Civil Society Backs Calls for Royal Commission into Disability Violence
Monday, 12th June 2017 at 11:41 am
A coalition of 163 civil society organisations and 383 individuals have written to the prime minister demanding a royal commission into violence and abuse against people with disability.
The Civil Society Statement, issued to Prime Minister Malcolm Turnbull on Thursday, said all other initiatives including the NDIS Quality and Safeguarding Framework, would fall short of addressing the “prolific and systemic” abuse against people with a disability.
Written by Disabled People’s Organisations Australia (DPO Australia) and backed by the social sector’s heavy weights, including St Vincent de Paul Society, Anglicare and the National Congress of Australia’s First People, the statement said a royal commission was the only mechanism that could provide long-overdue justice.
Women With Disabilities Australia executive director Carolyn Frohmader said people with disability were “routinely denied access to civil and criminal justice because of law, policy, and practice barriers”.
“Only a royal commission can provide a comprehensive, independent, and just response to all forms of violence and abuse against people with disability,” Frohmader said.
“A royal commission would give space and recognition to people with disability to tell their story, and enable accountability and justice.”
The statement called on the government to establish a royal commission after a senate inquiry recommended it two years ago.
The 2015 Violence, Abuse and Neglect Against People with Disability in Institutional and Residential Settings Senate inquiry found that that violence and abuse against people with disability in Australia was “epidemic” and an issue of national significance.
According to DPO Australia’s submission to the senate inquiry 90 per cent of women with intellectual disability have been sexually assaulted in their lives, and 60 per cent before the age of 18.
The submission also found that in many cases, people with a disability experienced violence in places where they were meant to be receiving support.
“Violence against people with disability in institutional and residential settings is Australia’s hidden shame,” the submission said.
“Violence against people with disability in institutional and residential settings is an urgent, unaddressed national crisis, of epidemic proportions.”
The DPO Australia submission was one of the 161 submissions the inquiry received leading the final report to conclude: “The failure of current systems to deliver safe services to people with disability in the first instance, and a failure to appropriately respond to occurrences of violence, abuse or neglect of people with disability as a secondary measure.
“Evidence to the inquiry clearly demonstrates that this is happening around Australia and that the cases reported to the committee are not isolated instances. However, given the lack of reliable data, the committee considers this issue is likely to be far greater in prevalence that this inquiry has been able to determine.
“Many submitters to the inquiry have called for a royal commission to address these issues. The committee is aware that calls for a royal commission are often made when people feel strongly and seek greater recognition for a particular issue. The committee recognises the full import of such a step and believes in this instance such calls are justified.”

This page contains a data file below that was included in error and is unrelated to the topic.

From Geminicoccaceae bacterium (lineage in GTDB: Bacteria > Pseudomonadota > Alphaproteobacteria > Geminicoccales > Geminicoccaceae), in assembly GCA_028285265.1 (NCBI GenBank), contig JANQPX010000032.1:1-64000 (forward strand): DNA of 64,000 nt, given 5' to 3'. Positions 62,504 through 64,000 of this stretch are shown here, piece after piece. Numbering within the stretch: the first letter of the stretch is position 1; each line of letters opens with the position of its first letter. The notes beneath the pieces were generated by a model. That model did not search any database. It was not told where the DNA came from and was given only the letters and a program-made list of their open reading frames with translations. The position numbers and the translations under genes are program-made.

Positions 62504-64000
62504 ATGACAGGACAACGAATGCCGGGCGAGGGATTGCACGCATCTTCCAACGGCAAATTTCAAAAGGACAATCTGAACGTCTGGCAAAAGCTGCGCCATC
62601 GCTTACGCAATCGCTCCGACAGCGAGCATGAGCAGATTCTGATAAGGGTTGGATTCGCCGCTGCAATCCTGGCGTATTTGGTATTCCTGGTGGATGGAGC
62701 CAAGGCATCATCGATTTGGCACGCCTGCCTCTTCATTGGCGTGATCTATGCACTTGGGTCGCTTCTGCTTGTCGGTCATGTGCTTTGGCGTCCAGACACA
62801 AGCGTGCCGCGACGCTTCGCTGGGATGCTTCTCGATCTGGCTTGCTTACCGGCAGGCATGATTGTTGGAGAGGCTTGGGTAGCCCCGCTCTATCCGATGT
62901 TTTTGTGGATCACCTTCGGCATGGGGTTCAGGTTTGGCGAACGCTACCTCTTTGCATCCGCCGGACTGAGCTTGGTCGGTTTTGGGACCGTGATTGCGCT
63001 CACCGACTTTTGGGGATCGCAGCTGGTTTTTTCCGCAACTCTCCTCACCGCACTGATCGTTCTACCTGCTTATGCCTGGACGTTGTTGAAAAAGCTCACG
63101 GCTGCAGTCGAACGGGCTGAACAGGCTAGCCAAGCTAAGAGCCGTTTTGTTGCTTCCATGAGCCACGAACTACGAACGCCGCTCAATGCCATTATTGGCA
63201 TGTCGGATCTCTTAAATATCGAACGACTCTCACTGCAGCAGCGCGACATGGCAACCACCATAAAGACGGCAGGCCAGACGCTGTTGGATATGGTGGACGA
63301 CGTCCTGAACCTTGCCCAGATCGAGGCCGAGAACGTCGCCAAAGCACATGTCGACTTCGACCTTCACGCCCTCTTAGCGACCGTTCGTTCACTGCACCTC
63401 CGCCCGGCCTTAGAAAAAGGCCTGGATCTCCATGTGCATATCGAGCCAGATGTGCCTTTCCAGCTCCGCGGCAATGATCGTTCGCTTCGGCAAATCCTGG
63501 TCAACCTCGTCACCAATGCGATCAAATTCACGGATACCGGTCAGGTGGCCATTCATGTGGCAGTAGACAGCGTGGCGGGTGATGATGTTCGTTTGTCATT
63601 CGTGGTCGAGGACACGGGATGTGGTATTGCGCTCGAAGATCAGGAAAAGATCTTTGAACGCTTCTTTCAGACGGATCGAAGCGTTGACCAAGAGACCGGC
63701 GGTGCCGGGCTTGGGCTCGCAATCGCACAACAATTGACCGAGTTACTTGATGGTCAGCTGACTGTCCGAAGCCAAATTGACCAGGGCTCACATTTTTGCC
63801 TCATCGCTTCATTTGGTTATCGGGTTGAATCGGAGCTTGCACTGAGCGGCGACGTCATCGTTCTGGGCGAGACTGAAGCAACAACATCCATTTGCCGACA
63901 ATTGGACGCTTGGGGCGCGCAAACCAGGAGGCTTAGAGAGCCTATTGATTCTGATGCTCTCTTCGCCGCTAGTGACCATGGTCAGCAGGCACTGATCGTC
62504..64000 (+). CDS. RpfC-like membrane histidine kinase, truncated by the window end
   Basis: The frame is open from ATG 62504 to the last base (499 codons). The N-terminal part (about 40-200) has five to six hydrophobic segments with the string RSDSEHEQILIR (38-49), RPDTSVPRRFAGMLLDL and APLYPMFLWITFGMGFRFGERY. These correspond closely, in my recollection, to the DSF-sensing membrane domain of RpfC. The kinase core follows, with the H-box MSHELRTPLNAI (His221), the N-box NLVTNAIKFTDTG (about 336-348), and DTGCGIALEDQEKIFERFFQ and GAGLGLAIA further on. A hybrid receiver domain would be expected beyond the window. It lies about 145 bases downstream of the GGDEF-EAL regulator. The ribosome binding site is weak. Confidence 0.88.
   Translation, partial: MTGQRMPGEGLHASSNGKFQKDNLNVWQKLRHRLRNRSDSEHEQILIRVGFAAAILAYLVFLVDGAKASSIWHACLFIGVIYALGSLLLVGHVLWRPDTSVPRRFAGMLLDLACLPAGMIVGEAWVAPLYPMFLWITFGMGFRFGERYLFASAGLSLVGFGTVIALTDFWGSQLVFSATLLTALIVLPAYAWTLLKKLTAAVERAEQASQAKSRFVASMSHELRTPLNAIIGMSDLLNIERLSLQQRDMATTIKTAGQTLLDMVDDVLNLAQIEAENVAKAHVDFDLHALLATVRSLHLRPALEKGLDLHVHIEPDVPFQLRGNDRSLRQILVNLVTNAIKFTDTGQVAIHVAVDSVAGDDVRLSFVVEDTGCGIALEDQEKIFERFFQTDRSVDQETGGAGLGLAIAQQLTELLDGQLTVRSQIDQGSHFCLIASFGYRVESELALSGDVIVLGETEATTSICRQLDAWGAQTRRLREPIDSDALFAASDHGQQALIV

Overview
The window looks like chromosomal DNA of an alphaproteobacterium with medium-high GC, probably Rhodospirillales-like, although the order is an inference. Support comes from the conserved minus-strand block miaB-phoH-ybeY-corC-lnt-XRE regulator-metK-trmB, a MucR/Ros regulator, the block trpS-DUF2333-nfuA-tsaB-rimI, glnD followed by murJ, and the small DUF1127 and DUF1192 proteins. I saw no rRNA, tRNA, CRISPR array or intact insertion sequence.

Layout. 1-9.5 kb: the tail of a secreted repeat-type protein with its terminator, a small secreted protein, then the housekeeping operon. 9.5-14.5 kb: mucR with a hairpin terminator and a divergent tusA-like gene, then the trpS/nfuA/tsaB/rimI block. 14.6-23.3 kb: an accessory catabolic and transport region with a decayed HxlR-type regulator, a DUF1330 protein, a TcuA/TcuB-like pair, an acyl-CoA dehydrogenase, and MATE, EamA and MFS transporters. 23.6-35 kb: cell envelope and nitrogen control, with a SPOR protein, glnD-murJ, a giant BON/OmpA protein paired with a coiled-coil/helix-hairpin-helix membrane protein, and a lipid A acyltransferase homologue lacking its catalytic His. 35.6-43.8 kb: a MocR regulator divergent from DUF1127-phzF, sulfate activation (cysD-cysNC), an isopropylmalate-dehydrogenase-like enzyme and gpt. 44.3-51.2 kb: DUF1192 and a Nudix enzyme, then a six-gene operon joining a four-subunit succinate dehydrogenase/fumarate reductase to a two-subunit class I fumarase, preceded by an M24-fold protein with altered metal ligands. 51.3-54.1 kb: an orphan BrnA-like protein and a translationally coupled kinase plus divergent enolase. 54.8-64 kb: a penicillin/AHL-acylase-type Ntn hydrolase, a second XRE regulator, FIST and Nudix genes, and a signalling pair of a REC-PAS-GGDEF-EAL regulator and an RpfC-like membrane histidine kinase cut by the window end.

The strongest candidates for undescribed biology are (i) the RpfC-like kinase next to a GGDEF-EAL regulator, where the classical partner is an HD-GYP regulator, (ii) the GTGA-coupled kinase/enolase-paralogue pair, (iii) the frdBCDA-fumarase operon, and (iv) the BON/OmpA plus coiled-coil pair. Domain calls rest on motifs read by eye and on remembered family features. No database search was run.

The report concluded that “given the closed nature of institutions” only a royal commission with investigative powers, funded and empowered to visit institutions, could properly conduct an inquiry, and “give full weight to the seriousness of this issue”.
The inquiry was concluded in November 2015 and the Australian government issued a formal response in March 2017.
In its response, the government rejected calls for a royal commission and said it did “not consider that a further inquiry is needed”.
The Turnbull government argued that the NDIS Quality and Safeguarding Framework would “protect the rights of people with disability and ensure where there is an incidence of abuse and neglect of people with disability, it is addressed as a priority.”
The civil society statement said the NDIS Quality and Safeguarding Commission was “not the answer.”
“While the NDIS Quality and Safeguarding Commission announced in the federal budget 2017-18 is welcomed, it will only provide protection to people with disability who directly access NDIS supports. This equates to less than 10 per cent of the total number of people with disability in Australia,” the statement said.
“Neither the Commission, nor the NDIS Quality and Safeguarding Framework, will have the scope to identify and address systemic issues outside its mandate. It will not cover the range of settings in which people with disability experience violence, nor the multiple forms of violence that people with disability experience. It will not hold individuals, organisations and systems accountable for past injustices.
“Only a Royal Commission can provide a just response to people with disability who have been denied justice for so long.
“People with disability in Australia deserve nothing less.”
Australian Greens Senator Rachel Siewert, who initiated and chaired the senate committee inquiry into the issue, said: “More and more momentum is building for a royal commission into widespread abuses in institutional and residential settings of people with disability. This is not an issue the Government can ignore.”
“The senate inquiry revealed a disturbing level of violence, abuse and neglect occurring in places where people with disability should feel safe and at home,” Siewert said.
“The Government must heed the calls of the community and reverse its decision not to hold a royal commission”.